Got holes and torn drywall? Here's an easy way to repair and patch drywall messes.
Tools and Supplies:
Here's an easier way to achieve perfect patches in drywall. Photo: Carl Weese, Home & Garden
Patching drywall looks simple, but a truly seamless repair takes considerable skill and care. Any irregularities due to excess compound, fasteners, tears in the drywall covering, or uneven joints will show up after you paint, when it's too late.
Here's a foolproof method for drywall repair that's as close to perfect as possible.
- Drywall saw
- Carpenter's square
- Drywall saw
- Drywall tape
- Drywall compound
- Mud pan
- 120-grit sandpaper
- Sanding block
- Utility knife
with a sharp blade
- Drywall screws
- 1 x 4 pieces of scrap wood
- 6-in. taping knife
- 10-in. taping knife
- 12-in. or 16-in. taping knife
1. Take a new piece of drywall and cut out a patch.
You can pick up a 2' x 2' piece of drywall at your local home center; it's large enough for most repairs but won't leave behind a lot of wasted pieces. Be sure it's the same thickness as the drywall you're patching. Most drywall is 1/2" thick, but some is 3/8" or 5/8". If you're not sure, remove a switch plate and measure.
Place the patch over the damage and trace the shape of the patch. Carl Weese, Home & Garden Editorial Services
Your patch should be at least a couple of inches bigger than the damage in all directions. Mark the cut lines with a pencil, then score along those lines with a utility knife guided by a straightedge, such as a carpenter's square. Rest the drywall on a worktable and snap along the scored line as pictured above. Cut the paper backing with the utility knife.
2. To ensure a tight-fitting patch, use the patch itself as a template.
After reaching inside the hole to check for electrical wires or other obstructions, cut away the damaged area along the lines you have traced using a drywall saw. Carl Weese, Home & Garden Editorial Services
Cover the damaged area with the patch and trace the shape with a pencil. Try to avoid covering any area that's backed by a stud, or else cutting away the damaged area will be a bit more difficult. Use a drywall saw to cut around the damage.
3. Cut and attach wooden nailers to the opening.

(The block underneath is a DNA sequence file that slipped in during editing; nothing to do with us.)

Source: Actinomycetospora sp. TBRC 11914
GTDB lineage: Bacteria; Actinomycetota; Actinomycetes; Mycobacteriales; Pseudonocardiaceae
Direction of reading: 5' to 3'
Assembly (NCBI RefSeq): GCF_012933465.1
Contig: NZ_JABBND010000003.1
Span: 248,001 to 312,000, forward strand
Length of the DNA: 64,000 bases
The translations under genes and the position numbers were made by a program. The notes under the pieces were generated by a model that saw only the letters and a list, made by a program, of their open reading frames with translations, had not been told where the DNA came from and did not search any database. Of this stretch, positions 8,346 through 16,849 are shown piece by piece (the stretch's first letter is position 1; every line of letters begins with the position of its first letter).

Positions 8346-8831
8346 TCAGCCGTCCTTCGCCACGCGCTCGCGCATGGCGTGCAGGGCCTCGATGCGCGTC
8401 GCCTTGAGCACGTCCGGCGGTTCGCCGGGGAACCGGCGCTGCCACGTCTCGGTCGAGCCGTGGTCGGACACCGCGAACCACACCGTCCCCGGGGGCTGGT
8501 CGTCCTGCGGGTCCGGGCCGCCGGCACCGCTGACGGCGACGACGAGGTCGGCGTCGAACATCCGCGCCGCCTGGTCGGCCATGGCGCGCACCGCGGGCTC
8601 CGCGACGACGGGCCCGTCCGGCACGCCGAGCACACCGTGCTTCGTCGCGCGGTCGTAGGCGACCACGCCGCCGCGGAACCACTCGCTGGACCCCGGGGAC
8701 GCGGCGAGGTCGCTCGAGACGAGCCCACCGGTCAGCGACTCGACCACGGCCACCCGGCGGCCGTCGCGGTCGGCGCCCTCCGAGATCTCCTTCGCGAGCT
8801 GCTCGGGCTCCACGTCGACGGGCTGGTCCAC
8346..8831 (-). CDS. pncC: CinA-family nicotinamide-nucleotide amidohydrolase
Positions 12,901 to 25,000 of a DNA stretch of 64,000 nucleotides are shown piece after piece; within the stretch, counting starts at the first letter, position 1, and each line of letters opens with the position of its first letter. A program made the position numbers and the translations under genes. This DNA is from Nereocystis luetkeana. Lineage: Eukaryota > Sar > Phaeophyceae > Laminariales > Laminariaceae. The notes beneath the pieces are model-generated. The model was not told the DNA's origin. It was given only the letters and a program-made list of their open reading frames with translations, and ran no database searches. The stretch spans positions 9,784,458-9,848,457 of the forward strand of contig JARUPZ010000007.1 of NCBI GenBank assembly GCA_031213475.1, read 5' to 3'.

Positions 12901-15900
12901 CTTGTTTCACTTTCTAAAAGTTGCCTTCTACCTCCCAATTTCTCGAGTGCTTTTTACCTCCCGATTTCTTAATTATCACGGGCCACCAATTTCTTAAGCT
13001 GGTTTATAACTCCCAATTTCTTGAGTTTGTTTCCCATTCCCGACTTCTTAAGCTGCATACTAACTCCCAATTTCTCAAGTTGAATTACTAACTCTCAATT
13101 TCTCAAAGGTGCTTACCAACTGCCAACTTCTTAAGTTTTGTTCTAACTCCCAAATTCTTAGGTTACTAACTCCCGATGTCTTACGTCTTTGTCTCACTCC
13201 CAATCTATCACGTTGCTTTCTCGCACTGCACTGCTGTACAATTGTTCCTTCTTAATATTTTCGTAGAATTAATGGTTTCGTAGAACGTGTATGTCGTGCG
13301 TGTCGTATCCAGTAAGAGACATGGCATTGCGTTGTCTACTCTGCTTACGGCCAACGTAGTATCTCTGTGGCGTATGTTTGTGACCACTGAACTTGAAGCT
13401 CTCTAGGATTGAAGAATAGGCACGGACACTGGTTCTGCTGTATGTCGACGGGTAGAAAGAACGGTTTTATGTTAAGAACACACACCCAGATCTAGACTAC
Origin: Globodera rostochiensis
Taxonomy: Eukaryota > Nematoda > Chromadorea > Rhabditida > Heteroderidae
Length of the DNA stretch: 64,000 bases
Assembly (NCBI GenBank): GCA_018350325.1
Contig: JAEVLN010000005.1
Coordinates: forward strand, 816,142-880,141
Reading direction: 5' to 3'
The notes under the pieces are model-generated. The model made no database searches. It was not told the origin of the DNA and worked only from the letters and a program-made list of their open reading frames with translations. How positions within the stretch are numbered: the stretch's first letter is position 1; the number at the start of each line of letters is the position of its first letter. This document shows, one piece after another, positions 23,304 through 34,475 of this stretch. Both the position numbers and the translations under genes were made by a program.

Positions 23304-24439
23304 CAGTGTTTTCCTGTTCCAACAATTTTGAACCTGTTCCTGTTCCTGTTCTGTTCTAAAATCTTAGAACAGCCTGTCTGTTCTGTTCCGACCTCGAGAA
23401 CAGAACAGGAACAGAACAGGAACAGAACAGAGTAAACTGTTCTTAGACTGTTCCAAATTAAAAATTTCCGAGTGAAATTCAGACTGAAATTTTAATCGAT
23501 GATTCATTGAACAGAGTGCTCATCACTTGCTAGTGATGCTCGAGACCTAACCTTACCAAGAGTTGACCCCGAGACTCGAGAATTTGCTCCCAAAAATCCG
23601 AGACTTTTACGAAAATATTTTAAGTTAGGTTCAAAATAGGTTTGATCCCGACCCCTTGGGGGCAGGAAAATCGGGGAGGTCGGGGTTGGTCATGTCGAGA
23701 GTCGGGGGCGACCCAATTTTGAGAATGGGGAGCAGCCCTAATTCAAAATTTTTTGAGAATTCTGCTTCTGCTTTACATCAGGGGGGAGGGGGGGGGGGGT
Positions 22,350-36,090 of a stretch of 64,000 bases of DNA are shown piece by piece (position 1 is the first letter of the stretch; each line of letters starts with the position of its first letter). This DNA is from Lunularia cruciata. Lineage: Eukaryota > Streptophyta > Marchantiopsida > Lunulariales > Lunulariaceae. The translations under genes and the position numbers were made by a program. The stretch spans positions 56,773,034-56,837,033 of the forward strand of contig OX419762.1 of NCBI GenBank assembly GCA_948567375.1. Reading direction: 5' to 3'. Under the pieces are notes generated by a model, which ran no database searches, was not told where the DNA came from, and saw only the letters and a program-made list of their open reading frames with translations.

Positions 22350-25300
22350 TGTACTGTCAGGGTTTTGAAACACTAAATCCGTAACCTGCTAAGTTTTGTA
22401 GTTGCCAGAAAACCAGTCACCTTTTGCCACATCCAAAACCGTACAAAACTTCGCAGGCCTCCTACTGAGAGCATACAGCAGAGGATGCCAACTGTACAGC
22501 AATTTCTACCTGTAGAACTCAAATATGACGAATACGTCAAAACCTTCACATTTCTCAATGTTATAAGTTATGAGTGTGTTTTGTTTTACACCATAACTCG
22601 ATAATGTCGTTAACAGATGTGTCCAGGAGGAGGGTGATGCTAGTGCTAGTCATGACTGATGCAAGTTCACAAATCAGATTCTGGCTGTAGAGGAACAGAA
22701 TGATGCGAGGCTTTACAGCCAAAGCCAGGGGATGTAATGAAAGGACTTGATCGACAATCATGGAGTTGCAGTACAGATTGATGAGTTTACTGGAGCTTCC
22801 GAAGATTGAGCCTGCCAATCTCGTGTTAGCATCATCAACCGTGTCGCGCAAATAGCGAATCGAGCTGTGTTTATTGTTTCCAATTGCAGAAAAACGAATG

Install nailers using drywall screws and a drill. Carl Weese, Home & Garden Editorial Services
Cut two nailers (pieces of wood) from 1 x 4 pine scrap. Using nailers eliminates the needs to find wall studs
for attaching the patch, and makes cutting out the damaged area an easier task. The nailers should be a few inches longer than the opening on top and bottom. Mount the nailers to the inside of the wall as shown below. This provides a secure platform to mount the patch over the hole.
4. Mix and apply drywall compound.
Install the patch by fastening it to the nailers with drywall screws. Carl Weese, Home & Garden Editorial Services
Thoroughly mix the drywall compound to begin taping over the patch. Mix for at least five minutes. If you have self-adhering tape, as shown, run it over the patch joints as shown.
Self-adhering nylon mesh tape makes taping a bit easier than using paper tape. Use a sharp blade to prevent ragged tears when cutting to length. Photo: Carl Weese, Home & Garden Editorial Services
Next, apply a coat of compound over the mesh tape. Make it as smooth as possible and just thick enough to cover the ridges of the mesh. Once dry, use a clean taping knife to "knock down" any ridges or burrs in the first coat.
Apply a thin coat of drywall compound over the mesh tape. Carl Weese, Home & Garden Editorial Services
Apply a second, wider, coat using a 10" taping knife (inexpensive plastic taping knives will bring down the cost of this repair, but if you expect to do more taping in the future, invest in good knives). Feather the edges of the joints so they appear flat. Once dry, scrape the surface to remove burrs and high spots.
Allow compound to completely dry between coats. The compound will turn bright white when dry, usually after 24 hours. Carl Weese, Home & Garden Editorial Services
Then, apply a third still wider coat with a 12" or 16" taping knife. If necessary, scrape and sand lightly with 150-grit abrasive paper until perfectly smooth. Lastly, paint the patched area with drywall primer first, paint finish coats and you're done!
Avoid sanding the drywall's paper facing or fibers will tear and be more difficult to paint. Carl Weese, Home & Garden Editorial Services
If you opt to use paper tape instead of self-adhering mesh tape, lay down a 1/4" thick bed of compound using a 6" taping knife. The bed of compound must be wider than the tape and not contain any voids. Then embed the tape by pushing it into the compound with your fingers. Make sure the tape is centered over the joints. Use the taping knife with light pressure to squeeze the compound from under the tape and to scrape away the excess. If you notice air bubbles under the tape, or folds or wrinkles, remove the tape and start over! Then allow the compound to dry before applying the second layer of compound.